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A large, historic port city on the south coast of England with plenty of shopping and entertainment

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Portsmouth is a large, historic port city on the south coast of England. Technically, it's actually situated on its own island, separated from the rest of the United Kingdom by a small channel only 30 metres wide. It's called Portsea Island, and it's completely covered by the city. In fact, Portsmouth has grown beyond the channel and out onto the mainland, becoming part of a bigger urban area that is the 11th largest in Britain. The city itself is home to 200,000 people, with a bigger population density that anywhere outside London.
No-one knows the true story of Portsmouth's origin, but legend has it that the city was started by a Saxon warrior called Port, who sailed to Britain one day, killed a local nobleman in single combat, and set up a town of his own! At any rate, the settlement was only a small place, up until the turn of the 13th century when King John decided that he wanted to invade Normandy. Portsmouth was recognised as a strategic location for a naval base, and so it was soon developed into one of the busiest ports on the entire coast. It grew into an important location for trade and cargo ships, as well as attracting the pleasure craft of England's nobility. In 1787, Arthur Philip set off from here to colonise Australia for the first time.
In present-day Portsmouth, the dockyards are still there. Much of the area has been converted into attractions for tourists, but this is no bad thing. The docks have a rich and fascinating past, and the sights on show here give a wonderful insight into this history. One highlight is the Royal Naval Museum, which is one of the country's oldest maritime museums. It details the history of Britain's sea bound armed forces, from Nelson's victories in the 18th century, to more recent events in the two World Wars. Also on show in the docklands are many famous ships from all areas of history, including the HMS Victory, Nelson's flagship, and Mary Rose, one of the key vessels of Henry VIII's fleet.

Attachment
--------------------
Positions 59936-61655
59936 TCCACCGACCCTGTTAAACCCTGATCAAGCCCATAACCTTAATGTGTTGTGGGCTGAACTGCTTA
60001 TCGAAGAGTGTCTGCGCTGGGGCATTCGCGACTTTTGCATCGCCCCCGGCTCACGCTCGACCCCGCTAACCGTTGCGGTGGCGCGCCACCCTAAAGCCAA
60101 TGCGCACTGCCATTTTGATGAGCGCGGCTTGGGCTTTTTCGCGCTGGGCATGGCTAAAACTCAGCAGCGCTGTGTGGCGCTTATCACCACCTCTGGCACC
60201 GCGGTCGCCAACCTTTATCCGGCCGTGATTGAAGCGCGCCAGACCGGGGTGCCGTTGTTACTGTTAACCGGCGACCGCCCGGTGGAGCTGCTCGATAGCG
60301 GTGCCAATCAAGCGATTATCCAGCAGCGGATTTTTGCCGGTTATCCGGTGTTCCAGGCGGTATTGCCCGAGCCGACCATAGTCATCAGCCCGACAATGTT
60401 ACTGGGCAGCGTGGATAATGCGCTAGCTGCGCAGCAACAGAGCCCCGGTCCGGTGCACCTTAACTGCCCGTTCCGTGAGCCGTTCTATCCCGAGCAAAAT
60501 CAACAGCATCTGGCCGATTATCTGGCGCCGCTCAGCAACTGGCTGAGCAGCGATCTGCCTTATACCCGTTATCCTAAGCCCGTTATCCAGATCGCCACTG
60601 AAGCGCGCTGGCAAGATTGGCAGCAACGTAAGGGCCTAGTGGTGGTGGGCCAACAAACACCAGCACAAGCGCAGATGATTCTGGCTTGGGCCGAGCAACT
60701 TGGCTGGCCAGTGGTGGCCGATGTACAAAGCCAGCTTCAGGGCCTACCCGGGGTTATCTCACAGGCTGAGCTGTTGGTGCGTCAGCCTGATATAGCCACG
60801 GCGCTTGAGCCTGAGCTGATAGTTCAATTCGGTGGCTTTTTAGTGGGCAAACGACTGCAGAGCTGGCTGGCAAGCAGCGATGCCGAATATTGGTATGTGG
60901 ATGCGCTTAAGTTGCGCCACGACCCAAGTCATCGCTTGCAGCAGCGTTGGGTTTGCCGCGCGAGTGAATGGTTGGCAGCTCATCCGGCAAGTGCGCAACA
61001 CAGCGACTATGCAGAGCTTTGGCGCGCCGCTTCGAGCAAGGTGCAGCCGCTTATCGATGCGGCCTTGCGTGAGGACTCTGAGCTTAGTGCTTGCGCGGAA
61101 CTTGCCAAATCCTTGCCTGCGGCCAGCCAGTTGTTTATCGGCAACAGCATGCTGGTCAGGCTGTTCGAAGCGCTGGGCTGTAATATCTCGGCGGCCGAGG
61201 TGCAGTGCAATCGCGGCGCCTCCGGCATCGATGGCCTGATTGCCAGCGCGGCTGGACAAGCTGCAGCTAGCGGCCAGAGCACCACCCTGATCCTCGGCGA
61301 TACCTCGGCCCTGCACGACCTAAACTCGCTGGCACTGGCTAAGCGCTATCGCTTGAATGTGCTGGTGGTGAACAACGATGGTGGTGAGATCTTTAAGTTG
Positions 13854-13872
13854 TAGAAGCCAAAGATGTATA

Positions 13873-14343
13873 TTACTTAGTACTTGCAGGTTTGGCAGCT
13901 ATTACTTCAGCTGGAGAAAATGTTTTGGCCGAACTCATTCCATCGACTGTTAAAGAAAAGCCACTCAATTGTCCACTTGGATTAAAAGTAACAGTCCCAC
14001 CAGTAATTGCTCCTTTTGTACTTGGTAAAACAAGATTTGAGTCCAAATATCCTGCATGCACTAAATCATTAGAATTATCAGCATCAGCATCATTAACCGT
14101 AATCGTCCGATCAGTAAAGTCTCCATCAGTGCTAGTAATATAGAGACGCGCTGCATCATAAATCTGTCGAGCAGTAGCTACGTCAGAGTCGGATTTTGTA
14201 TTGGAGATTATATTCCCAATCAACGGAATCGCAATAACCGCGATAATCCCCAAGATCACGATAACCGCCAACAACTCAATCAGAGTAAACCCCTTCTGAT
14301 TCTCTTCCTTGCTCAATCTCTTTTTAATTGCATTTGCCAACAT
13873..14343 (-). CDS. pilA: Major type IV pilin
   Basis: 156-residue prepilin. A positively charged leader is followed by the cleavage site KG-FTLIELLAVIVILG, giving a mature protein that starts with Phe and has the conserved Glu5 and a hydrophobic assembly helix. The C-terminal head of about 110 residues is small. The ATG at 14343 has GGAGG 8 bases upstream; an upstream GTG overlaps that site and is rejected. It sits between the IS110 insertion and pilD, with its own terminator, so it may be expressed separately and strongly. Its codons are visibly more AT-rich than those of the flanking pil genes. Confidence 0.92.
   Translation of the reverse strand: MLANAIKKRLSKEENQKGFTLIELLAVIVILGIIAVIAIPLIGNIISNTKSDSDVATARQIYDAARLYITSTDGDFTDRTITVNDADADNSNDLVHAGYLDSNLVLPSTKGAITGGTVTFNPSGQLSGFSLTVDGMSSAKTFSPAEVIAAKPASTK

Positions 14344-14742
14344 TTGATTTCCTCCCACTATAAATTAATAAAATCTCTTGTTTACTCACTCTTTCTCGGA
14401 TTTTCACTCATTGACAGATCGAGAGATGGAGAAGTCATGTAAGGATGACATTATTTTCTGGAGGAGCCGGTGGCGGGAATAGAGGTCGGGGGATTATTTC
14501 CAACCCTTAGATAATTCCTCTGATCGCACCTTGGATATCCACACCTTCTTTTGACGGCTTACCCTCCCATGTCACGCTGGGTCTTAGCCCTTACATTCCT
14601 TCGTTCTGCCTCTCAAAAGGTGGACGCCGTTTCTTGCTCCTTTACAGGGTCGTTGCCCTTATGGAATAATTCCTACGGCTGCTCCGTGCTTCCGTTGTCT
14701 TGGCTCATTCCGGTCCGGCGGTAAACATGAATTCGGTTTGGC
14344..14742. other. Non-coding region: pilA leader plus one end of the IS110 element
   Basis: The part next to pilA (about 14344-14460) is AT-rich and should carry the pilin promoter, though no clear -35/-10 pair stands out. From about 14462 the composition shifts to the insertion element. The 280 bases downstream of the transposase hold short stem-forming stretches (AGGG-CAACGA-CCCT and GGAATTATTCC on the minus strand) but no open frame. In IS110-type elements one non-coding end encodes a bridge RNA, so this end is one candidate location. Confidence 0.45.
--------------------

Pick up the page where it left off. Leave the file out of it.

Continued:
HMS Victory
Photo RobShenk
Another important place within the docklands is the D-Day Museum, which is the only museum in Britain that is completely dedicated to that fateful day in June, 1944. It was opened by the Queen Mother on the 40th anniversary of the event. The most important artefact on show is the Overlord Embroidery, an 83-metre-long piece of art that details the events of the Normandy landings. It took twenty skilled embroiderers an entire five years to complete it.
Since 2005, the port has been watched over by a 170-metre-tall structure called Spinnaker Tower. Its unusual design resembles a full sail, and it has quickly become Portsmouth's icon.

Spinnaker Tower and the Portsmouth waterfront
Photo TheLazyPhotographer
It also acts as a symbol of the city's growth. In recent times, much building and renovation work has been taking place here - and much more is planned for the future, including several new towers on the shoreline. The city has turned into one of the best shopping and entertainment areas on the south coast, and its development doesn't seem to be slowing down. In 2008, two new aircraft carriers were commissioned to be built here, ensuring that Portsmouth will continue to keep its status as the pride of the British navy.
Visitor Information
The Royal Naval Museum is open daily from 10am to 5pm (reduced times during winter). Entry costs around £20 for adults, £14 for children (ticket must be bought in advance online). HMNB Portsmouth, Porters Lodge, College Rd, H M Naval Base, Portsmouth, PO1 3NH. Tel: 02392 727 562
The D-Day Museum is open daily from 10am to 5:30pm (reduced hours during winter). Entry costs around £6 for adults, £3.50 for children. Clarence Esplanade, Southsea, PO5 3NT. Tel: 02392 827 261

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